Why Bravely — how my mental health struggles led me to start a new venture.
When Bravely first started, it remained nameless for a long time.
I remember the day I started seriously thinking about building Bravely. It was in the middle of a grey cold winter in Edinburgh — and I was having a really hard time. Bundled up and shivering in a cafe, tearfully on a call with someone on my Melewi team.
“I’m not really sure how much longer I can do this.”
She asked what “this” meant. I stayed silent. I wasn’t sure what to say.
All I could tell her was that something had been wrong for a long time. And in the last few weeks, had become crippling.
Her concern made its way to me from thousands of miles away. And then: “I’m sorry, Mel, but I think you have to say something.”
She was right. I needed to tell the rest of my team. But I was hesitant. How would everyone react? The thought was terrifying.
The next day, I paced the kitchen counting down the minutes while gathering up my courage. And then, I told everyone the secret I’d been keeping. The secret that for the entire time they have known me (some for over a decade), I have been, all this time, battling with my mental health.
Their reaction was unanimously supportive and brought enormous relief. We decided I needed a break. Melewi had spent the last years gearing up to be autonomous, and so in my absence, not only was the team able to survive, but they were able to thrive.
So I stepped back. And filled my time with thinking. Thinking and feeling.
Painfully remembering how difficult struggling with my mental health has been for the last 20 years.
Indignant there are so many people battling like I was.
And angry that when the struggle hits, it always comes with the sinking feeling of not knowing what to do or where to go.
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It was demoralising knowing how many people were similarly struggling, not having anywhere to go. It felt like something needed to be done.
So the idea of Bravely was born as my co-founder (and now husband), Rackley and I made lunch one day, daydreaming about “what would you do if you could snap your fingers and make something magically just exist?”. It wasn’t a challenge to dream up the idea of having help accessible to me anytime, anywhere.
“What if there was something in your pocket that helps you? That teaches you to understand your mental health with evidence-based scientific methods, so you can live a happier, healthier life?”
That was a very easy “yes, let’s build it”.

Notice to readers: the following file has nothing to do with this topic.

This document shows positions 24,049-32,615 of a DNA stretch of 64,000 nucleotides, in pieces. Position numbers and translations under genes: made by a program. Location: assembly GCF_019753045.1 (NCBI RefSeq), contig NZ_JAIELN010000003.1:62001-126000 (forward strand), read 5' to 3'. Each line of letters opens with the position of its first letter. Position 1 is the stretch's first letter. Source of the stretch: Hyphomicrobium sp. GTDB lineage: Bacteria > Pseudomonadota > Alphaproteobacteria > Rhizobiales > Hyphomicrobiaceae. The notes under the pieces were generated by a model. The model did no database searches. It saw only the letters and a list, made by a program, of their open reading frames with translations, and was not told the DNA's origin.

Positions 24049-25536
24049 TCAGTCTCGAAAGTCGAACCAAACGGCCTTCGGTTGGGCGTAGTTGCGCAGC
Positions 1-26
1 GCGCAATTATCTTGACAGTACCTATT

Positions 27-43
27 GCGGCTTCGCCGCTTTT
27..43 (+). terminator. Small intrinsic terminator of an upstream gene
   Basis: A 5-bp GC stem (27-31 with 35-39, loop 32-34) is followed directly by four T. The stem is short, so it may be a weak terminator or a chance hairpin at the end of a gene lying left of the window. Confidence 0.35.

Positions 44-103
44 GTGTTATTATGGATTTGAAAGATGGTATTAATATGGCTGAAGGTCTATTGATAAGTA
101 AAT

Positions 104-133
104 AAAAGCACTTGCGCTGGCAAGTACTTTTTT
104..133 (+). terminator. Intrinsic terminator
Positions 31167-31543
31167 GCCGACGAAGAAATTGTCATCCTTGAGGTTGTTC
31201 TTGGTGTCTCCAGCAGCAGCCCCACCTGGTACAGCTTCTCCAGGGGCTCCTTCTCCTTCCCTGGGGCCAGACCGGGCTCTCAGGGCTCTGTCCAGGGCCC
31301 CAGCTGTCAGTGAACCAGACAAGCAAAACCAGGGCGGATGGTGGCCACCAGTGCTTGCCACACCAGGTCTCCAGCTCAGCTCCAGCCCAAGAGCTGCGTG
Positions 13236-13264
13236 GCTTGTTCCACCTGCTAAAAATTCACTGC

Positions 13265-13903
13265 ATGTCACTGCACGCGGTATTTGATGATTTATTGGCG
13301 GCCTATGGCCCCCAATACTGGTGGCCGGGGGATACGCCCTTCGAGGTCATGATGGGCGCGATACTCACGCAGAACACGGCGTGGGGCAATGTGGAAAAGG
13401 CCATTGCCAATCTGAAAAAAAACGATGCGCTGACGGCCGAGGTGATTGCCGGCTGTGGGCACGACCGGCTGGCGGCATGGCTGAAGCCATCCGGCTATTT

We racked our brains to find a name — going from Soothe to Bettermind to Wisemind — none of them quite stuck. They described part of what we were building, but didn’t carry enough heart. They failed to encapsulate the spirit of the people we’re building this for. And personally, none of them resonated with me and my battles over the years.
In embarking on this mission, we’ve spoken to psychologists, scientists, entrepreneurs, mental health advocates, and many people who have been open, brave and vulnerable in sharing their stories.
Talking to these incredible people have made us realise one thing. Everyone who found issues with their mental health, all had one thing in common: they were struggling.
And they had to brave their struggles and their pain. They had to brave a world that isn’t equipped to help them, and a society that has let them down with their ignorance. They had to either brave the stigma or brave struggling through it alone.
So as we finally arrived at the notion of “bravery”, it was familiar, yet not quite right.
‘Brave’ or ‘Bravery’ felt akin to saying that someone must be brave to successfully face their demons. It conjured up an image of someone undefeatable, riding into battle without fear. Society’s notion of “brave” isn’t the most compassionate or forgiving.
But as soon as we turned to ‘Bravely’, it clicked.
To us, Bravely was about facing the pain of having to wrestle with yourself. Whether you were having an impossible time getting out of bed, or you’re only able to focus on the next 10 seconds in the midst of a panic attack.
You might not feel it and you might not know it, but you are bravely holding on.
Doing something bravely means that no matter how big or small — even if it’s half a step, even if it’s getting out of bed to take a shower, even if it’s agreeing to a dinner party though it scares the shit out of you, even if it’s making a move to get help — means that you are doing this as bravely as you can.
The fact that you have to fight, battle, wrestle and struggle, already means that you are bravely doing so. So once we wrapped our heads around what it means to bravely endure, to bravely fight, to bravely go, or to bravely try, it felt honest and it felt right.
And that’s why we’ve named ourselves Bravely. Because that’s what we want to be.
More about Bravely
Behind Bravely is a team of passionate and determined entrepreneurs, researchers, user behaviourists, and designers — who are above all, human beings who know what it’s like to struggle with mental health and distress.
We’re currently in the early stages of building Bravely, with a open beta currently available for testing, with a public launch planned for the second half of 2021
If our mission resonates with you and you want to help, we’ve love to hear from you here (accompanied with our eternal gratitude).
Sincerely, Mel & Rackley